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May 16, 1980.

Anita DeFRANTZ et al., Plaintiffs,

The opinion of the court was delivered by: PRATT

JOHN H. PRATT, District Judge.


 Plaintiffs, 25 athletes and one member of the Executive Board of defendant United States Olympic Committee (USOC), have moved for an injunction barring defendant USOC from carrying out a resolution, adopted by the USOC House of Delegates on April 12, 1980, not to send an American team to participate in the Games of the XXIInd Olympiad to be held in Moscow in the summer of 1980. Plaintiffs allege that in preventing American athletes from competing in the Summer Olympics, defendant has exceeded its statutory powers and has abridged plaintiffs' constitutional rights.


 In essence, the action before us involves a dispute between athletes who wish to compete in the Olympic Games to be held in Moscow this summer, *fn1" and the United States Olympic Committee, which has denied them that opportunity in the wake of the invasion and continued occupation of Afghanistan by Soviet military forces. Because this dispute confronts us with questions concerning the statutory authority of the USOC, its place and appropriate role in the international Olympic movement, and its relationship to the United States Government and with certain United States officials, we begin with a brief discussion of the organizational structure of the Olympic Games and the facts which have brought this action before us. These facts are not in dispute.

 According to its Rules and By-laws, the International Olympic Committee (IOC) governs the Olympic movement and owns the rights of the Olympic games. *fn2" IOC Rules provide that National Olympic Committees (NOC) may be established "as the sole authorities responsible for the representation of the respective countries at the Olympic Games," *fn3" so long as the NOC's rules and regulations are approved by the IOC. *fn4" The USOC is one such National Olympic Committee.

 The USOC is a corporation created and granted a federal charter by Congress in 1950. Pub.L. No. 81-805, 64 Stat. 899. This charter was revised by the Amateur Sports Act of 1978, Pub.L. No. 95-606, 92 Stat. 3045, 36 U.S.C. §§ 371 et seq . Under this statute, defendant USOC has "exclusive jurisdiction" and authority over participation and representation of the United States in the Olympic Games.

 The routine procedure initiating the participation of a national team in Olympic competition is the acceptance by the NOC of an invitation from the Olympic Organizing Committee for the particular games. *fn5" In accordance with this routine procedure under 10C Rules, the Moscow Olympic Organizing Committee extended an invitation to the USOC to participate in the summer games. Recent international and domestic events, however, have made acceptance of this invitation, which must come on or before May 24, 1980, anything but routine.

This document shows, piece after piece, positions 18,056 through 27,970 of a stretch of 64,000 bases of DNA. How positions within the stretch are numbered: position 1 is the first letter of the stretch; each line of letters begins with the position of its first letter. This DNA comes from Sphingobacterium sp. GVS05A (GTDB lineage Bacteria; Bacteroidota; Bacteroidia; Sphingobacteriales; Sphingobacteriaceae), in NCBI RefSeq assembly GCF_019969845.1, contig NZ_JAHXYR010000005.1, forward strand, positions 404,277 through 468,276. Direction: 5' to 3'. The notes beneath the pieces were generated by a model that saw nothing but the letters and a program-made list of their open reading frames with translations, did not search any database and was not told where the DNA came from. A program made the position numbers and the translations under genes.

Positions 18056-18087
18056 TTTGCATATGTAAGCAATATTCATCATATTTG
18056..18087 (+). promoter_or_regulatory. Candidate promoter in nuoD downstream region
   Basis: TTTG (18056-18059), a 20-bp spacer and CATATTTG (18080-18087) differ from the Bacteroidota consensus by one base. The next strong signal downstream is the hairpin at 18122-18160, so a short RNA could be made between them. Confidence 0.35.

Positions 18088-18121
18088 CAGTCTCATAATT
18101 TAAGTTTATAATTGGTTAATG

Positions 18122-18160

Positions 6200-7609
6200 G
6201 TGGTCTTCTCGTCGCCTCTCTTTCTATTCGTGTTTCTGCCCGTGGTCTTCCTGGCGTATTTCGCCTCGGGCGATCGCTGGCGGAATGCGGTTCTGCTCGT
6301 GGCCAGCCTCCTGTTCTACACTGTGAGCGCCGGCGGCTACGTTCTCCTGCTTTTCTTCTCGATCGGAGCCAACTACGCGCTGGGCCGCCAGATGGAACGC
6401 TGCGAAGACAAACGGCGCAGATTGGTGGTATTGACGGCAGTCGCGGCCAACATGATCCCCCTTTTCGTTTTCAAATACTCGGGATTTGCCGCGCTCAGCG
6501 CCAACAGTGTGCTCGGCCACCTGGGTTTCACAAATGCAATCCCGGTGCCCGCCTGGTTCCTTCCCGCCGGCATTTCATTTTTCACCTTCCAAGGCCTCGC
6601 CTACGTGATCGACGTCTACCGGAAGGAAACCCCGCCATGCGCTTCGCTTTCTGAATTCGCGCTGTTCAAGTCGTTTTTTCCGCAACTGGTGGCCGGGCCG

On December 27, 1979, the Soviet Union launched an invasion of its neighbor, Afghanistan. That country's ruler was deposed and killed and a new government was installed. Fighting has been at times intense, casualties have been high, and hundreds of thousands of Afghan citizens have fled their homeland. At present, an estimated 100,000 Soviet troops remain in Afghanistan, and fighting continues.

 President Carter termed the invasion a threat to the security of the Persian Gulf area as well as a threat to world peace and stability and he moved to take direct sanctions against the Soviet Union. These sanctions included a curtailment of agricultural and high technology exports to the Soviet Union, and restrictions on commerce with the Soviets. The Administration also turned its attention to a boycott of the summer Olympic Games as a further sanction against the Soviet Union.

 As the affidavit of then Acting Secretary of State Warren Christopher makes clear, the Administration was concerned that "[the] presence of American competitors would be taken by the Soviets as evidence that their invasion had faded from memory or was not a matter of great consequence or concern to this nation." Affidavit of Acting Secretary of State Warren Christopher, at 3. The Administration's concern was sharpened because "[the] Soviet Union has made clear that it intends the Games to serve important national political ends. For the U.S.S.R., international sports competition is an instrument of government policy and a means to advance foreign policy goals." Id.

 With these concerns in mind, the Administration strenuously urged a boycott of the Moscow games. On January 20, 1980, President Carter wrote the President of the United States Olympic Committee to urge that the USOC propose to the IOC that the 1980 summer games be transferred from Moscow, postponed, or cancelled if the Soviet forces were not withdrawn within a month. On January 23, 1980 the President delivered his State of the Union Message, in which he said that he would not support sending American athletes to Moscow while Soviet military forces remained in Afghanistan.

 Following these statements, the United States House of Representatives passed, by a vote of 386 to 12, a Concurrent Resolution opposing participation by United States athletes in the Moscow Games unless Soviet troops were withdrawn from Afghanistan by February 20th. The Senate passed a similar resolution by a vote of 88 to 4.